Even battle-hardened newspaper reporters don’t take well to hearing the governor called a peasant. Apparently, all the city newspaper coverage of the lecture excoriated Wilde. In fact, that word “excoriated” is used in almost every resource that describes the press response to Wilde in Indianapolis; Excoriate: “to censure scathingly,” according to Merriam-Webster.

How did Wilde respond to this scathing excoriating? He didn’t. He said nothing about the Circle City. Nada. In a book titled Oscar Wilde in America: The Interviews, authors Matthew Hofer and Gary Scharnhorst share most of the 100 interviews that Wilde gave to newspaper reporters during his lecture tour. None took place in Indianapolis. At a later stop on the tour, a reporter asked what he had thought of some of the places he’d visited, mentioning Indianapolis, St. Louis, Cincinnati. The only one Wilde had apparently thought about was Cincinnati. “Its people have not only a great love of art, but they are doing much beautiful work … in Cincinnati the work is good, and the workers are going at it in the right way.” So much for the beautiful English Theatre, and the new Denison Hotel, and Indianapolis.

Eventually Wilde returned to England with full pockets. But in 1893, he was back in the news in Indianapolis when Joseph M. Bowles published two articles on his play, Salome, in Bowles’s Modern Art magazine. The self-appointed art critic panned the play as “Mr. Wilde’s morbid fancy” but praised Aubrey Beardsley’s work illustrating it.

The play, with its jaw-droppingly beautiful illustrations by Beardsley, was banned in England because it depicted a biblical story, which was not allowed on the English stage. But Wilde soon had much bigger problems. All of which were reported in Indianapolis newspapers.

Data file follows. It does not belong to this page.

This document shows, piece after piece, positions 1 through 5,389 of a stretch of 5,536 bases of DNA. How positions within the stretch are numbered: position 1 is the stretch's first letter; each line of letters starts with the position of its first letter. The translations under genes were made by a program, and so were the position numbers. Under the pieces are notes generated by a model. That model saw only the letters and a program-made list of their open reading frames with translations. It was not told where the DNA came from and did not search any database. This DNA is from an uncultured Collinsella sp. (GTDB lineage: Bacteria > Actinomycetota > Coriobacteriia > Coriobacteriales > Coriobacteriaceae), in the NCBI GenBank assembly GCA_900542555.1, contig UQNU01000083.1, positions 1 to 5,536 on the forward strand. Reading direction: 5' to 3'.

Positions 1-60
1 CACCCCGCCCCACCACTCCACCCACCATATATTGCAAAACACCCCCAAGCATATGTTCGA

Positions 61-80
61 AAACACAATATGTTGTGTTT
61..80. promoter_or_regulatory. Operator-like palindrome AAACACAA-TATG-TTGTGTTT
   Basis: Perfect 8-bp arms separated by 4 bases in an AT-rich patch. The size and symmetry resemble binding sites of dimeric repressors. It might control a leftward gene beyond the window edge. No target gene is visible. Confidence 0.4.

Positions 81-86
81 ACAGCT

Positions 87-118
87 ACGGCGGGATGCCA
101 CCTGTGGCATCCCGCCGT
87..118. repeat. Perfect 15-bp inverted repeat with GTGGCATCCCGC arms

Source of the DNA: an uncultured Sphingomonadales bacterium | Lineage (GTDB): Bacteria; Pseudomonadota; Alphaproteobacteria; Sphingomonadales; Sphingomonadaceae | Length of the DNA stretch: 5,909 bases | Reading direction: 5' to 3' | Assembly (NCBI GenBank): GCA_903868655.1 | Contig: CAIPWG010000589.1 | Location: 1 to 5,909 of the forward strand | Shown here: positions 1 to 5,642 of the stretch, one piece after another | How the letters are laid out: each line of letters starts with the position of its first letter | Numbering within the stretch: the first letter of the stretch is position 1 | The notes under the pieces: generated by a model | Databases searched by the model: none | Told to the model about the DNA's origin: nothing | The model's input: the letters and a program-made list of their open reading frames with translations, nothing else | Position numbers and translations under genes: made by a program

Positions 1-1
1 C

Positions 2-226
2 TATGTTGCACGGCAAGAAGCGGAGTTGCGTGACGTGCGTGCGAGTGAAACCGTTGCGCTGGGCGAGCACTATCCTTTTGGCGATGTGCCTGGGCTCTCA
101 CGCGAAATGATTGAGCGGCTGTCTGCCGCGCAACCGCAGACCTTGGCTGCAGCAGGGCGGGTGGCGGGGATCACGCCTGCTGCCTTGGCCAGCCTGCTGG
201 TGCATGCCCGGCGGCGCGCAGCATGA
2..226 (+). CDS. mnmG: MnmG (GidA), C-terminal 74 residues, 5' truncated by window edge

His homosexual relationship with the son of the Marquis of Queensberry landed him in court in three related trials. Ultimately, Wilde was sentenced to two years at hard labor for what the Indianapolis Journal called “vicious practices.”

Although local news didn’t seem to mention Wilde’s release in 1897, The Indianapolis News reported his wife’s death (the couple never divorced) in 1898.

The Indianapolis Journal reported his death in 1900 on page one. The tone of the article, which was likely reprinted from another publication, was more respectful than any previous coverage of Wilde in local newspapers.

That respectful tone was not present in a 1902 report in The Indianapolis News, written by Hilary Bell of the New York Times: “Oscar Wilde is dead …. Oscar Wilde is so dead that his name, even, is not to be mentioned …. Not long ago his Lady Windemere’s Fan was revived in England, but its authorship was hidden. In the present revival of The Importance of Being Earnest no name is announced in the programs …. Other dramatists have had unhappy endings, but none so melancholy as Oscar Wilde. He is the anathema of the theater, the one wit of English literature whom honest men and women hesitate to speak of.”

It only took about 20 years for Wilde’s name to be spoken in the theaters of Indianapolis. In 1923, the Indianapolis Times noted that the Murat Theater was presenting Oscar Wilde’s An Ideal Husband. In the 1998-99 season The Indianapolis Star reported that Phoenix Theatre’s Bryan Fonseca would direct a play about Wilde – Gross Indecency: The Three Trials of Oscar Wilde by playwright, Moises Kaufman. The Civic Theatre performed The Importance of Being Earnest in 2019 and other companies continue to produce his plays under his name. 

The name of Oscar Wilde is venerated nowadays in Indianapolis. It is about time.

But if he were still alive, Oscar Wilde probably wouldn’t care.